My grandmother, who we called Memere (we’re 1/2 French Canadian), would say, after listening to whatever childish request we’d cooked up or if it were a rainy day and we were moping around, “Here’s what we’re going to do.” And some amazing activity would ensue: cooking up cripes (that was our version of crepes), or making a dress for an off-brand Barbie, or figuring out what fun thing to do with a piece of a float that had washed up on the shore of her tiny lake cottage.
She has moved on, but her words came back to me as I have been thinking about the three ballot questions we have in Massachusetts. If you live here, I’m sure you’ve read up, or have been reading the flyers that are inundating your mailbox, or you’re getting phone calls from engaged young enthusiastic people. But you’re still not sure?
Here’s what you’re going to do. And because my Memere’s involved, at least in memory, you know you can trust this:
- Ballot Question 1, NO: Do you approve of a law that would limit how many patients could be assigned to each registered nurse in Massachusetts hospitals and certain other health care facilities. The maximum number of patients per registered nurse would vary by type of unit and level of care. No on 1.
I work at a hospital that is consistently ranked in the top 3 in the nation–OK once we went down to #4, but they changed the criteria that year–and we say no. The nurses at my hospital have complete control over how many nurses they need to take care of patients who are always changing and have changing needs. One size does not fit all. Here’s is the chief nurse speaking plainly about it to one of our docs. It’s not a slick advertisement, just an iPhone video of reality. Our chief nurse says no on 1
2. Ballot Question 2, YES: Do you approve of this proposed law that would create a citizens commission to consider and recommend potential amendments to the United States Constitution to establish that corporations do not have the same Constitutional rights as human beings and that campaign contributions and expenditures may be regulated. Yes on 2.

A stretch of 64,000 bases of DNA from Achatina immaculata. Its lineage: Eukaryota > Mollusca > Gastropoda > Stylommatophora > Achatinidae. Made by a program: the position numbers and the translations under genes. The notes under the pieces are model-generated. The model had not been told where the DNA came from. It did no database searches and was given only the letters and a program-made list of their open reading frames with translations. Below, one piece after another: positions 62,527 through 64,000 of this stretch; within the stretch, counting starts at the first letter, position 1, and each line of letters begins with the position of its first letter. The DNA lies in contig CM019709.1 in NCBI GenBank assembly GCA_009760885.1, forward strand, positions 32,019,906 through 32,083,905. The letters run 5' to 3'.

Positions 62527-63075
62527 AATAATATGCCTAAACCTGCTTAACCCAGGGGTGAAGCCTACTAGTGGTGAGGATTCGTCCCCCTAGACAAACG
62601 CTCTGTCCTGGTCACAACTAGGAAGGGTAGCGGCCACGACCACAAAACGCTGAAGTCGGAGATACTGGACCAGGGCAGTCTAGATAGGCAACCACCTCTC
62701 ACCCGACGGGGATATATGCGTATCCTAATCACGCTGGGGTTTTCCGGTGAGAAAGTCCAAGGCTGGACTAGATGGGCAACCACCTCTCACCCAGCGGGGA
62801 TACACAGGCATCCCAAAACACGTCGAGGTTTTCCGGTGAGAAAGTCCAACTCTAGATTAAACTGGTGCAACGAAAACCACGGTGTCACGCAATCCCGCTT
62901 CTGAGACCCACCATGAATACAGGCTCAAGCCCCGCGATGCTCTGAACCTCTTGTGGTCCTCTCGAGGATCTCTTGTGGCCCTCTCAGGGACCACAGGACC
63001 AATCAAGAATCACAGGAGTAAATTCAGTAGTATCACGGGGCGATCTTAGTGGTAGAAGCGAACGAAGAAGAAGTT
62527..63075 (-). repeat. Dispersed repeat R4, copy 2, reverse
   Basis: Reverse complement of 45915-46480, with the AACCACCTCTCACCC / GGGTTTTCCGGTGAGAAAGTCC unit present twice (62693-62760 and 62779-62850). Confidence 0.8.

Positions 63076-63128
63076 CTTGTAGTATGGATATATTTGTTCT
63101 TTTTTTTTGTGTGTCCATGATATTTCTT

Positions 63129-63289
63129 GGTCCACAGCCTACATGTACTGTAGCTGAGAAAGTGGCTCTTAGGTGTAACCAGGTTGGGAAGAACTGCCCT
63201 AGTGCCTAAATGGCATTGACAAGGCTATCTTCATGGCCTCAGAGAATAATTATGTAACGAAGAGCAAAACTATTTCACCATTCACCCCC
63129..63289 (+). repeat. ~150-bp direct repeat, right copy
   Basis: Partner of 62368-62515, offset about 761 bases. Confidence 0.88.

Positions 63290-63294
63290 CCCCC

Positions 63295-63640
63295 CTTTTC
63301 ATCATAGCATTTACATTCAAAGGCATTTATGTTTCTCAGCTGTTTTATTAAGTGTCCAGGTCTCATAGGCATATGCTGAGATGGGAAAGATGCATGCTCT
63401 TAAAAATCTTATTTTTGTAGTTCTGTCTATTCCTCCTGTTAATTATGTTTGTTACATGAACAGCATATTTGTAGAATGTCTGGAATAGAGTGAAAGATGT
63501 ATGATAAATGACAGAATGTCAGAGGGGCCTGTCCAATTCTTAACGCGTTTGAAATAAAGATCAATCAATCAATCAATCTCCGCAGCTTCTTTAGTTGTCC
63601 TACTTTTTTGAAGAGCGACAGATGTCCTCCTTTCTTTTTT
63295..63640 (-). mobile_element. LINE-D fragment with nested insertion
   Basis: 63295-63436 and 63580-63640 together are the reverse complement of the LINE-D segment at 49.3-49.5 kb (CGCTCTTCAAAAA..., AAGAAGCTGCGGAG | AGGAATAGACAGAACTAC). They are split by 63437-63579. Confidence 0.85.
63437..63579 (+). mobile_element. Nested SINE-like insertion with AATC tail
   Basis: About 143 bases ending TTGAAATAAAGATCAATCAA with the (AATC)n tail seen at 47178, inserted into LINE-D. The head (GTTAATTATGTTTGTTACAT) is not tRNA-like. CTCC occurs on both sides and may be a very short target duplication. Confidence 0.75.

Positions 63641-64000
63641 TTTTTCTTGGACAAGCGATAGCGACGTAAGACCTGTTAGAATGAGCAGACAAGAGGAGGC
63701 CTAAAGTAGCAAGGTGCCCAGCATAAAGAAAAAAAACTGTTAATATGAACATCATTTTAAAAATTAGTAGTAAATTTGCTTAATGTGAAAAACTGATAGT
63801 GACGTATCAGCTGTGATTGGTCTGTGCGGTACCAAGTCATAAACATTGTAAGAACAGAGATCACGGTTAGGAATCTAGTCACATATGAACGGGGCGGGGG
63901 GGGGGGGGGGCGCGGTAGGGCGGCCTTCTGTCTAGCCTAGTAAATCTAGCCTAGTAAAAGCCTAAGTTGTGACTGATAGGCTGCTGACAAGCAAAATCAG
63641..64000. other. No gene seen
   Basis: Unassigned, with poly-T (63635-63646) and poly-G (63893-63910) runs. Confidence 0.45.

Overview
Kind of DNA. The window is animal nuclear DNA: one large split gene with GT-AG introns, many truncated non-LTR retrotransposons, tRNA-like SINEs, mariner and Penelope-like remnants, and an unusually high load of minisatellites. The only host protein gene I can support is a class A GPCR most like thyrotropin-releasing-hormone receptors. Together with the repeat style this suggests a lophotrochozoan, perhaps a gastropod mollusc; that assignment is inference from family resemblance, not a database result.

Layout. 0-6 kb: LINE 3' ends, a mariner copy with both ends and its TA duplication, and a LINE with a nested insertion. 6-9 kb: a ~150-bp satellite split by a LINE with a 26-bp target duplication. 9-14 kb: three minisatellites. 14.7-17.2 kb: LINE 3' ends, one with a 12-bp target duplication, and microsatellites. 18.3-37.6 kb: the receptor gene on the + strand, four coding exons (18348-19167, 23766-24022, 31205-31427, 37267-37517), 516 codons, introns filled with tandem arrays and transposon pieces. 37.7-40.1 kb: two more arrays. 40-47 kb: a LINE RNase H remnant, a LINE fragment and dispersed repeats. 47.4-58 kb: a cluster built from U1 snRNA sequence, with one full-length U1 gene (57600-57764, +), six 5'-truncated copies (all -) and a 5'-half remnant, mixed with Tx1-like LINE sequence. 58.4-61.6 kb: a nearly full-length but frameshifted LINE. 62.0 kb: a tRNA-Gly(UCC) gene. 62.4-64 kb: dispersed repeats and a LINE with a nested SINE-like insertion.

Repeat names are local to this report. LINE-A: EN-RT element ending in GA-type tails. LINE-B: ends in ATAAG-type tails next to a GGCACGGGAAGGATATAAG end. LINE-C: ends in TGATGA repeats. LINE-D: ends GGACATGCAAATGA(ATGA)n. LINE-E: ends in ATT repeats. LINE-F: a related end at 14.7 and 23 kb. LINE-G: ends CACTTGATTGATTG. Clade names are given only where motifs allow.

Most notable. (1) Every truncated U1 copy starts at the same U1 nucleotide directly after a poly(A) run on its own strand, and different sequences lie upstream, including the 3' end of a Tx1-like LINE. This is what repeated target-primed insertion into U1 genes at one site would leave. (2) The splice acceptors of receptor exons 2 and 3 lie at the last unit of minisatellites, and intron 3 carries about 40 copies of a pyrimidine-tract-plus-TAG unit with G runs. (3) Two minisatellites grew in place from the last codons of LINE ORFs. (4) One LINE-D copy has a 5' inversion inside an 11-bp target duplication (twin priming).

We’re Massachusetts, and we have lots of smart eggheads who can help clarify this. I know being smart is totally out of fashion right now. But we can’t help ourselves. Let’s show the rest of the county how it’s done, shall we? They hate us anyway, so what do we have to lose?
3. Ballot Question 3. YES: This one is do you essentially re-approve of a law that has been in existence since 2016? This law already adds gender identity to the list of prohibited grounds for discrimination in places of public accommodation, resort, or amusement. Such grounds also include race, color, religious creed, national origin, sex, disability, and ancestry. A “place of public accommodation, resort or amusement” is defined in existing law as any place that is open to and accepts or solicits the patronage of the general public, such as hotels, stores, restaurants, theaters, sports facilities, and hospitals. “Gender identity” is defined as a person’s sincerely held gender-related identity, appearance, or behavior, whether or not it is different from that traditionally associated with the person’s physiology or assigned sex at birth. Yes on 3.
WTF? Look, whatever feelings you have about people who may be different from you. THIS LAW ALREADY EXISTS. No children, pets, or people’s silly pride had been harmed by this law.
WHY ARE WE STILL TALKING ABOUT THIS? You live in Massachusetts–we’re a bunch of blue snowflakes, deal with it. If you have a problem, there are lots of other states you can be happy in. Buh-bye.
Happy voting people, and please don’t disappoint my Memere!
Image credit: National Monitor